Kalimat Press is an independent Baha’i publishing house and has been supporting authors by helping them get their works published for more than twenty years. As you may have heard, it has just been muzzled by the National Spiritual Assembly of the Baha’is of the United States, which has asked US Baha’i organisations to stop carrying Kalimat Press books. If this is news to you, I suggest you read Karen Bacquet’s recent blog entry on the subject.
There are two categories of book that Kalimat Press handles. The ones it publishes, and the ones it doesn’t publish:
- The books published by Kalimat Press all go through Baha’i review
- The books that Kalimat handles, but doesn’t publish, are all exempt from review.
So Kalimat Press has done nothing wrong, and the US NSA certainly doesn’t need to ban all Kalimat’s output (if that’s what, “all national and local Baha’i agencies [are to] cease to distribute books and other items marketed by this publisher” means). After all, if any of the books that Kalimat actually publishes “contain matter inimical to the best interests of our Faith” then the US NSA needs to go after its own Office of Research and Review for failing to “ensure that basic standards of accuracy, dignity, and timeliness are met in the presentation of the Baha’i Faith to the public”. It’s the body that reviewed and passed the manuscripts that Kalimat published.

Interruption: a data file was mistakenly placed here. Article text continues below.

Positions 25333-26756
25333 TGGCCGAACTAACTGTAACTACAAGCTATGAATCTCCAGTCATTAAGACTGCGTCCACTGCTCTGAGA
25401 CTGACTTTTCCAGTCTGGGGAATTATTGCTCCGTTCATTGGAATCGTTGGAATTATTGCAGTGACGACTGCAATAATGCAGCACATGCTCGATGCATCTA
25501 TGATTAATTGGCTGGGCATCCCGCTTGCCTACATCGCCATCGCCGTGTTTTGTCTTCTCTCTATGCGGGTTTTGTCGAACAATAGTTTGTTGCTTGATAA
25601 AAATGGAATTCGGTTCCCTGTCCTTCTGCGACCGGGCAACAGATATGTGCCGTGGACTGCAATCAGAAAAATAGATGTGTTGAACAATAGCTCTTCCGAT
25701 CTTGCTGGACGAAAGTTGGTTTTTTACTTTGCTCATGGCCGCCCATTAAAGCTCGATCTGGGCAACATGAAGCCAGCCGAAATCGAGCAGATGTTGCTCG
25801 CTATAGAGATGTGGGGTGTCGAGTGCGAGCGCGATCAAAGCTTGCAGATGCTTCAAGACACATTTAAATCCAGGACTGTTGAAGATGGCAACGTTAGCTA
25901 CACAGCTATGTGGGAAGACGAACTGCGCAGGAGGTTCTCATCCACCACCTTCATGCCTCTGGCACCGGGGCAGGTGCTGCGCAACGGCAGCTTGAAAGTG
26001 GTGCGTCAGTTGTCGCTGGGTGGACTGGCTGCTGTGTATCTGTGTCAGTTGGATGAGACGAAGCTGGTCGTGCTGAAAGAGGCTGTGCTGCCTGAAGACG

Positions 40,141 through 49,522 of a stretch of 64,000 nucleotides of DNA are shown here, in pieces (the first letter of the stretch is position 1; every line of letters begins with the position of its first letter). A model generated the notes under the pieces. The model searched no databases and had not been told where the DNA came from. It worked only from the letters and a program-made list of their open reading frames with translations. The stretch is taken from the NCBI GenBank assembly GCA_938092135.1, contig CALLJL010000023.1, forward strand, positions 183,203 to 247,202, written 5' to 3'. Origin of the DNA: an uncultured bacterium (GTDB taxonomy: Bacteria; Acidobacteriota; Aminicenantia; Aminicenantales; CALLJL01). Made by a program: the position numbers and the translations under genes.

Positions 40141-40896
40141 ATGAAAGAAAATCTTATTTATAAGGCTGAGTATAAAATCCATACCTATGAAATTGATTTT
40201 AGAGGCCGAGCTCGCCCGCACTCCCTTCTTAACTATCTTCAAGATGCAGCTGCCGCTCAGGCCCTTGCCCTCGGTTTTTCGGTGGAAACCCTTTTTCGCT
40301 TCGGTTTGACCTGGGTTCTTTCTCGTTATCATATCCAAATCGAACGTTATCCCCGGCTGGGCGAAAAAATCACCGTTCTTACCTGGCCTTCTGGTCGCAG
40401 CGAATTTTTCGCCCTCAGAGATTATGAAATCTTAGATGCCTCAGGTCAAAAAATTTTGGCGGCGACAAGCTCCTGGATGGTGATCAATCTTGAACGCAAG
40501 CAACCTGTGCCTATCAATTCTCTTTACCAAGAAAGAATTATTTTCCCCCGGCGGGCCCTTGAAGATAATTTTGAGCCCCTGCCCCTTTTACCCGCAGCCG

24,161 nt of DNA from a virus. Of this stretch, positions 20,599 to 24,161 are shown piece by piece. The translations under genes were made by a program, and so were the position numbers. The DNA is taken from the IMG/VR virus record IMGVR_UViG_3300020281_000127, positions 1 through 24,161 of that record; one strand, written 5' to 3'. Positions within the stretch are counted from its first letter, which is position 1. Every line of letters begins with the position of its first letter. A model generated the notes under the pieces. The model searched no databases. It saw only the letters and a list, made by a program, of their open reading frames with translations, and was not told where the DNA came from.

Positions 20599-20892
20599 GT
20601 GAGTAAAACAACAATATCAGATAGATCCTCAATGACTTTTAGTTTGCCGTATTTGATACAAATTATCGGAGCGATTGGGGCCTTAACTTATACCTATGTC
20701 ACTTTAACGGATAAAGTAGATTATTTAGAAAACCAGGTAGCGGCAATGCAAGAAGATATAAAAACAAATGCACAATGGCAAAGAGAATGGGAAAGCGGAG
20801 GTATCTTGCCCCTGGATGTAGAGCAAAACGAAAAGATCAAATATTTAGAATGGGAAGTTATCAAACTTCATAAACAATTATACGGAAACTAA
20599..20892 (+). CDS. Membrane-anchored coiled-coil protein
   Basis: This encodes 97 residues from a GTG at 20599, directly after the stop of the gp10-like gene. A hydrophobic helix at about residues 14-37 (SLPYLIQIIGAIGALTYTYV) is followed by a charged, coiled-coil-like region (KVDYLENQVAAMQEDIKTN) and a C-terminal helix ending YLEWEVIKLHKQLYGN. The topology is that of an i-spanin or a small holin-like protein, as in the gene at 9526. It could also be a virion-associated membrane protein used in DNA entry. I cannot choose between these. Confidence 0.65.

And if any of the books that Kalimat handles, but doesn’t publish, are a problem, the US NSA could ask Kalimat to cease marketing anything other than those it publishes, or it could ask assemblies to stop distributing books from Kalimat other than those Kalimat publishes.
On the face of it, The US NSA’s decision is arbitrary and intended as a punishment. What’s more, the US NSA may have informed the US Baha’i community about Kalimat, through The American Baha’i, Online Edition, even before Tony heard the news. Its terse letter to him was dated 29 December 2005.
Also, for comparison, check out Karen Bacquet’s blog entry on what happened recently to the guy who revived the children’s magazine Varqa.